Traveling with Fido or Fluffy over the holidays? Make sure you have any pertinent and updated shot records, rabies certifications and licenses with you when you travel, just as if you would have your car insurance, registration and driver's licenses. This will help prevent any hassles with interstate travel, boarding kennels in another state if needed in an emergency, etc.
Officials at First State Animal Center and SPCA say that U.S. Department of Agriculture (USDA) regulations stipulate that interstate travel with animals may require proof of ownership and health. Although pets may be staying at Grandma’s/Grandpa’s house, along with two-legged family members, it is important that they are healthy, especially if they are mingling with other household pets.
While every state has different requirements for dogs, cats and other animal family members crossing state borders, most states require one of two things, if not both: a pet health certificate, and a certificate stating that your pet is current on vaccinations, such as rabies, and the pet is healthy to enter that state. This is especially true if you are adopting an animal from one state and traveling back home to another state. This proactive process will keep sick animals from entering a state. If it is not possible to get a pet health certificate, then current vaccination records, proof of rabies and animal licenses, should be on hand in the glove department of the car, along with other pertinent automobile information.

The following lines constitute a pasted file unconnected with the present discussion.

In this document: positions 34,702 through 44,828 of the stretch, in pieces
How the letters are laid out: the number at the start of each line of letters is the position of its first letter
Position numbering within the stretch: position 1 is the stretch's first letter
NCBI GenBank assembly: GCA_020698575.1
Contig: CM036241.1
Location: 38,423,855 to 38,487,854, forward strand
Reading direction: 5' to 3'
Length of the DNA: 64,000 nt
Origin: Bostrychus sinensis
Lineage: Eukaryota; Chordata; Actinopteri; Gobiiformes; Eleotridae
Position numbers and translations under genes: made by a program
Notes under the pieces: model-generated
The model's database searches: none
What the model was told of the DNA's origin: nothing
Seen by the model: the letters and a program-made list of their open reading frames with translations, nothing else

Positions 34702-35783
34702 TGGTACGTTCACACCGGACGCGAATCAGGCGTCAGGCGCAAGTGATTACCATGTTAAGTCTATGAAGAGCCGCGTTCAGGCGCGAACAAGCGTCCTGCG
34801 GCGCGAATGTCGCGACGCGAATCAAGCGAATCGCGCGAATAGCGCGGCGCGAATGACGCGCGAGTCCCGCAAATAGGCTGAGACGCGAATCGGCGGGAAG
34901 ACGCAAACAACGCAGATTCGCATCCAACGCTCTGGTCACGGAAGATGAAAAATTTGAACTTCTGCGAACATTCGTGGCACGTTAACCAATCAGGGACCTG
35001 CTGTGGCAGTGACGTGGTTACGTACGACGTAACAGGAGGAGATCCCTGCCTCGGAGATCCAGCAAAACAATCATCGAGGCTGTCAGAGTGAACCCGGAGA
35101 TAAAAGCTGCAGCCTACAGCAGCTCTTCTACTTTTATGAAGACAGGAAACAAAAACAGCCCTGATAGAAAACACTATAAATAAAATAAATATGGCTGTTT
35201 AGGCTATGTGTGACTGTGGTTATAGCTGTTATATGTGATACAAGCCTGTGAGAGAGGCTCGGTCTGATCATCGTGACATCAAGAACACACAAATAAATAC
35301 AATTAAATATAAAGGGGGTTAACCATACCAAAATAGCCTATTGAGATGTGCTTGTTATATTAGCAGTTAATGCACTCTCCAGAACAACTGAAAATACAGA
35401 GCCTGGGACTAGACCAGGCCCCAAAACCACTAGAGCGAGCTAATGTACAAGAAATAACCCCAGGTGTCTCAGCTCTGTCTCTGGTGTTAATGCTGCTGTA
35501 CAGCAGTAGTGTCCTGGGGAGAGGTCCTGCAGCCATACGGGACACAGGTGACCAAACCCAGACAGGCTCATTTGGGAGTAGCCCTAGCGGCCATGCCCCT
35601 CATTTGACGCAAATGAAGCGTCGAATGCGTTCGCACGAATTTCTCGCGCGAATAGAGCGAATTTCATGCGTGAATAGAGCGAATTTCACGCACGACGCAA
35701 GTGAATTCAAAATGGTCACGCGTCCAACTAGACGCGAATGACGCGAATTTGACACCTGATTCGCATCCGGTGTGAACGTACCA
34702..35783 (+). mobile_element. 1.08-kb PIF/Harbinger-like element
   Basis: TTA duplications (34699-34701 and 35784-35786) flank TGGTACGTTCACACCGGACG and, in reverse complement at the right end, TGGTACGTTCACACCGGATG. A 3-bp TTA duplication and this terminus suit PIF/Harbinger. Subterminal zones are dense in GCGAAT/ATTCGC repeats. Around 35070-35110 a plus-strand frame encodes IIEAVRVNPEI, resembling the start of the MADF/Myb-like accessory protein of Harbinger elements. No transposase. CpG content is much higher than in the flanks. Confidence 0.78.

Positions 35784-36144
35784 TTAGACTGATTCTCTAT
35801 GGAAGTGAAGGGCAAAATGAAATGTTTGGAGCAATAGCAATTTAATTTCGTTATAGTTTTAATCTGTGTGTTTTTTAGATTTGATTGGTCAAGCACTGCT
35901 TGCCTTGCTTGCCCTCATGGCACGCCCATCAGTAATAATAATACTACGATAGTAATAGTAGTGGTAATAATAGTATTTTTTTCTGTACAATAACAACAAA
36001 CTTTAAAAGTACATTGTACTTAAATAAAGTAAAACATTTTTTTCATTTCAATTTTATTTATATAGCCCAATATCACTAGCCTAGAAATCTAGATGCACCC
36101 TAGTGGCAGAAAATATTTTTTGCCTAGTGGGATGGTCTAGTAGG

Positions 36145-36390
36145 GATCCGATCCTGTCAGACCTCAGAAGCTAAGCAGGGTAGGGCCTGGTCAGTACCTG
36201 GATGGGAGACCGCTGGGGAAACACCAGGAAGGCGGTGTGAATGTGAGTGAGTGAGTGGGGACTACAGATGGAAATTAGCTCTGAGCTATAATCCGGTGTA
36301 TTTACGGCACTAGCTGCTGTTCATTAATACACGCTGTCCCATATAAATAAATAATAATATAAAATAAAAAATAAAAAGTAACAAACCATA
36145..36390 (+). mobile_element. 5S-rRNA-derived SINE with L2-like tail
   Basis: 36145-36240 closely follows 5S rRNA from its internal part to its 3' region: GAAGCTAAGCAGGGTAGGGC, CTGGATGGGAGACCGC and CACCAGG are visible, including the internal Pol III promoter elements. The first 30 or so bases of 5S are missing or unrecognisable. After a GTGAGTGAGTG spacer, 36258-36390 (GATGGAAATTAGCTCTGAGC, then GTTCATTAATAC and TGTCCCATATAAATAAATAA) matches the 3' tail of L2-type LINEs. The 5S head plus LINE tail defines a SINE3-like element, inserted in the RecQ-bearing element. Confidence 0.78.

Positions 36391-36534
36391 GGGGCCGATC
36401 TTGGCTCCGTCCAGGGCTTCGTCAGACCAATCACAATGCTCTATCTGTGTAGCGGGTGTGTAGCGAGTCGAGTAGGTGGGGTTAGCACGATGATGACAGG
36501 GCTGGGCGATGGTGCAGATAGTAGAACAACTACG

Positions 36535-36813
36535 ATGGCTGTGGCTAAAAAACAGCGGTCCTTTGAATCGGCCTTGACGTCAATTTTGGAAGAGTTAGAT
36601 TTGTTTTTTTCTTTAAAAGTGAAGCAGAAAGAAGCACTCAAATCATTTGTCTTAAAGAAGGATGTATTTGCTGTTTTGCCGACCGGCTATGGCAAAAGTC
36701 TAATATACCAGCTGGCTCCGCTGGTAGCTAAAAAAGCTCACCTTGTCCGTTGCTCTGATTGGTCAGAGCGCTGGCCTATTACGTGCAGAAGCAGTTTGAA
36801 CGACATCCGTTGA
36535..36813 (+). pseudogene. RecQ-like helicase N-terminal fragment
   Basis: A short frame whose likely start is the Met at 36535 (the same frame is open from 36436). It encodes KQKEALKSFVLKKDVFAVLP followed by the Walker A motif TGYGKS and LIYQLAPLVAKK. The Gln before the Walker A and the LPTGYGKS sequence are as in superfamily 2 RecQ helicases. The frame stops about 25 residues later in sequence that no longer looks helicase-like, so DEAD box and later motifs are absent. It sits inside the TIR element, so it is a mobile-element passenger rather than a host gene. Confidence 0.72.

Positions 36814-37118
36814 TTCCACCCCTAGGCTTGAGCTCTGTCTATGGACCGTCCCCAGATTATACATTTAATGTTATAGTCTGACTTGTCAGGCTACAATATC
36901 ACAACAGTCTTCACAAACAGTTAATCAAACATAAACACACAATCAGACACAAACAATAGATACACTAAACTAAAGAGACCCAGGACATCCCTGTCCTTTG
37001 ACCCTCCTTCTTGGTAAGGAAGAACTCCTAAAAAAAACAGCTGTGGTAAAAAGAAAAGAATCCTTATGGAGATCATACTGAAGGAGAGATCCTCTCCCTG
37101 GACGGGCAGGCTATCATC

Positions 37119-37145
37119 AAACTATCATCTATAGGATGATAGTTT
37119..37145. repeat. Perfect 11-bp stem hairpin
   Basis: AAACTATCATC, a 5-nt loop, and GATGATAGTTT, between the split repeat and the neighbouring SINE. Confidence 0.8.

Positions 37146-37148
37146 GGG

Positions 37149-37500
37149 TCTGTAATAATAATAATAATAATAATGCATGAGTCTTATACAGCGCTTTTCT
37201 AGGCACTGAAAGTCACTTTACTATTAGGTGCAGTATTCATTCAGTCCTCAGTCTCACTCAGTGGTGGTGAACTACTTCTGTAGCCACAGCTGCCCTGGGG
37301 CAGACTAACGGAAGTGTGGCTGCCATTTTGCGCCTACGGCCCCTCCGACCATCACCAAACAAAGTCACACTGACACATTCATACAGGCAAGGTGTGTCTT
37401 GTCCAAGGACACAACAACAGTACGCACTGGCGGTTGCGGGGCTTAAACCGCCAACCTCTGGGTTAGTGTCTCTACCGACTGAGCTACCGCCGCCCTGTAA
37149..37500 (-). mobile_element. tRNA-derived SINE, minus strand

A pet health certificate is a document that includes pertinent information about your pet and his or her health, and it would include the pet's name, age, and also if your pet has received recommended vaccinations, is not showing signs of infectious, contagious or communicable disease, and is healthy for travel. Not every state requires you to have a pet health certificate when traveling into that state with your pet, but if they do, chances are they also require that it be signed by your veterinarian and relatively current (often within the past 30 days).
The mission of the First State Animal Center and SPCA is twofold: we protect animals from people, by prevention of cruelty and suffering, rescue of the trapped or injured, emergency medical treatment, temporary housing for homeless animals and the reduction of homeless pet overpopulation through targeted spay/neuter and education programs; and we protect people from animals through our commitment in placing only stable, safe and well-adjusted animals into homes where they will thrive while simultaneously educating the public about responsible pet guardianship.
Information about the First State Animal Center and SPCA, a non-profit, charitable organization, can be found at www.fsac-spca.org.